Right now, I’m focusing on being hijabified and keeping my eyebrows intact to the best of my ability on the nikah/barat and walima days. It’s not only an outer struggle but an inner one as well because you see everyone else giving in and the constant barrage of people telling the bride to be to “let loose because your shadi only happens once”. Just like you mentioned before, it all boils down to our priorities. Do we value the love of Allah and following the sunnah more or do we value the love of people and doing things in order to please them and to avoid their criticisms? It sounds easier to do but is much more difficult in reality.

    The part about everyone showering the bride with expensive gifts and family heirlooms (stuff that you might probably use once and then stow away in your closet)…I never understood why they have to do that even when they know that the bride to be will probably never use it. I thought that it was their weird way of showing their love but what you said makes a lot of sense. It’s out of tradition that they do this and their need to show off.

    I feel like a lot of emphasis is placed upon the wedding and the beginning days of marriage. It’s like every desi girl was born to be married. It is looked upon as a destination and a goal when it should be understood as a journey and a means. So many high expectations are placed upon these days (“the best days of your life”) that one is bound to come crashing down.

    JazakiAllah khair for this awesome post. If you could write about some real advice for the newlywed bride and groom on how to best handle their beginning days which will lay the foundation of their marriage for years to come…kinda like a do and don’t list perhaps…I would be so grateful. 🙂

    • وعليكم السلام

      Jazakillahu khair for your feedback and insights.

      If you could write about some real advice for the newlywed bride and groom on how to best handle their beginning days which will lay the foundation of their marriage for years to come…kinda like a do and don’t list perhaps…I would be so grateful.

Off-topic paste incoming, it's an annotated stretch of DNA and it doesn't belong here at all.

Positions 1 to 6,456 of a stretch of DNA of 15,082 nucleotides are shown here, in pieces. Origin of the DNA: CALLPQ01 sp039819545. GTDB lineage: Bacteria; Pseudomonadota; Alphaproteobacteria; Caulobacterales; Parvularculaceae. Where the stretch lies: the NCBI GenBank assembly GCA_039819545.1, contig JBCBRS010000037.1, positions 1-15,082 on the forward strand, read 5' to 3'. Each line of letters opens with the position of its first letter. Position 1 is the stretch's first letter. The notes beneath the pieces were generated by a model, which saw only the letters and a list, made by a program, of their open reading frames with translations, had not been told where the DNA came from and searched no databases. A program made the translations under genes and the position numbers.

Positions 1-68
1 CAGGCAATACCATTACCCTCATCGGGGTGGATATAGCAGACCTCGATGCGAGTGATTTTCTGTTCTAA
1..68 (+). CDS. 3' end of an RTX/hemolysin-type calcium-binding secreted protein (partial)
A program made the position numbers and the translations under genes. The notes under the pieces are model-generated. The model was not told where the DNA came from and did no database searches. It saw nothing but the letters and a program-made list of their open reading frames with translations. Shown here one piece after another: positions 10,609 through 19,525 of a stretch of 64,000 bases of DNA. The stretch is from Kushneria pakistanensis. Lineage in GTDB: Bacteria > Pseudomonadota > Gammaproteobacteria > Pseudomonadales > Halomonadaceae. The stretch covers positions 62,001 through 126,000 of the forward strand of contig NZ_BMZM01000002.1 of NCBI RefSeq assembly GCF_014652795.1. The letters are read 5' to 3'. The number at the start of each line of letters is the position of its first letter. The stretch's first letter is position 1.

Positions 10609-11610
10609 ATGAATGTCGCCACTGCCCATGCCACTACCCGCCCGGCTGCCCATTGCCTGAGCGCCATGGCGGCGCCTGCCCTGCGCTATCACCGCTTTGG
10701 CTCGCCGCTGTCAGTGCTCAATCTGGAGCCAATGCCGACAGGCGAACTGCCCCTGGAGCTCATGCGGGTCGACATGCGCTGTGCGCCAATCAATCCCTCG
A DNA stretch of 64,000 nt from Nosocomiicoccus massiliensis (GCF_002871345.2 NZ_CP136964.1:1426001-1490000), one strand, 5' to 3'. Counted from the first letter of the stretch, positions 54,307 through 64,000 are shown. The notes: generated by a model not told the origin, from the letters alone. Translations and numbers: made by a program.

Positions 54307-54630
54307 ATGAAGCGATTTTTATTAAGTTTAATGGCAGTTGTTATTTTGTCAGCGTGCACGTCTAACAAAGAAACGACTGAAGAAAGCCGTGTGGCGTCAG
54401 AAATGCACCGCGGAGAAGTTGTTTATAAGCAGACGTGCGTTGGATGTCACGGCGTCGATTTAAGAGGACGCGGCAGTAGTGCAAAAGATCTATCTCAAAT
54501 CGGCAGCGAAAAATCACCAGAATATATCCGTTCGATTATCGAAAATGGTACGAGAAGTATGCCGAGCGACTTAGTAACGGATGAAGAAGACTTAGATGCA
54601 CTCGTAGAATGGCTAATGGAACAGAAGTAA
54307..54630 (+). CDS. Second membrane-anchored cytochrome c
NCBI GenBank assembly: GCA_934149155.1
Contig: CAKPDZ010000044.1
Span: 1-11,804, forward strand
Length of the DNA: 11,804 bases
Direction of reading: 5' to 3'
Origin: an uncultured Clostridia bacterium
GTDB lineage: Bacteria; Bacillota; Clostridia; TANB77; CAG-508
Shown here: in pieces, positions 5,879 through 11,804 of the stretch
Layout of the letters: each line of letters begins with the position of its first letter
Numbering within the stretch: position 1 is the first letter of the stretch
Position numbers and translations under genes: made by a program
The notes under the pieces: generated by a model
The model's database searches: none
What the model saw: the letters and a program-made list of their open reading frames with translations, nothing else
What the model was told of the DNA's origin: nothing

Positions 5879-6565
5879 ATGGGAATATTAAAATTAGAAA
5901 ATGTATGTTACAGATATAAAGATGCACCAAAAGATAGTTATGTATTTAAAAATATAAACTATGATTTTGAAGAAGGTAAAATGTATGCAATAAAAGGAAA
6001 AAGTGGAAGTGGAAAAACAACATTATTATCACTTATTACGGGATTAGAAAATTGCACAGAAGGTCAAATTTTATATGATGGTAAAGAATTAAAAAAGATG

I wrote such a post, called Reality Bites About Married Life, a few years ago. Please read it; I think it will be of benefit to you, insha’Allah!

  14. Assalaamu alaykum

    Masha’Allah great article Sadaf. SubhanAllah coming from a psuedo-desi/ western upbringing, I can relate to what you wrote. I say psuedo desi because even though my ancestry is Indian heritage but being a 3rd generation S.African we don’t have all the cultural traditions that ‘authentic’ Indians have but still have some of what I call retarded traditions that evolved from it but what I want to touch on is the issue of the ‘after
    the wedding.SubhanAllah it’s so true that unfortunately many girls & even boys are groomed to learn the do’s & don’ts of the wedding but nobody pays attention to teaching them about to deal with the issues of early marriage & the speedbumps that arise. I have always told many sisters including my daughter that the first 5 yrs of marriage are the most difficult. I remember everyone telling me that the first 2 yrs are the honeymoon phase & then things get tough after.SubhanAllah so not true! Many sisters are surprised by this statement of mine & ask why.The reason being is that in my experience, it takes about 5 yrs for spouses to really learn about & figure each other out! besides learning about each other’s family & how to deal with each person’s personality & quirks.The toughest being the in-laws for most.Alhamdulilaah I have been blessed by Allah to have in-laws that never really meddled in my marriage & home affairs but while living with them, I too had to be very careful of everything I did especially coming from a home that was breaking up. As we all know that when you come from a family where the parents marriage is breaking/ dissolving the girls especially in desi culture have to work extra hard to prove they are NOT like their parents/ mother’s!
    It is very, no extremely important for girls to be informed not at the time of marriage but from the age of 16/17 as to the realities of married life & how to over come those speedbumps. You need tons of patience, holding of your tongue & most importantly knowing that the woman has to make the most sacrifice in this area compared to the man. It’s not an issue of fair or unfair it’s an issue of do you want to make it work & have a peaceful & blissful union or not? There is alot to be said on this subject, so I’ll stop here.

    • وعليكم السلام ورحمة الله وبركاته

      Jazakillahu khair for your input, Safiyyah. You forgot to mention something about yourself that I think I should, for the readers’ benefit: you are a mother of four, who has a married daughter and a six-month-old granddaughter, yet you are still not forty! 🙂 There, that should make people sit up and learn more from what you have to say about marriage. 😉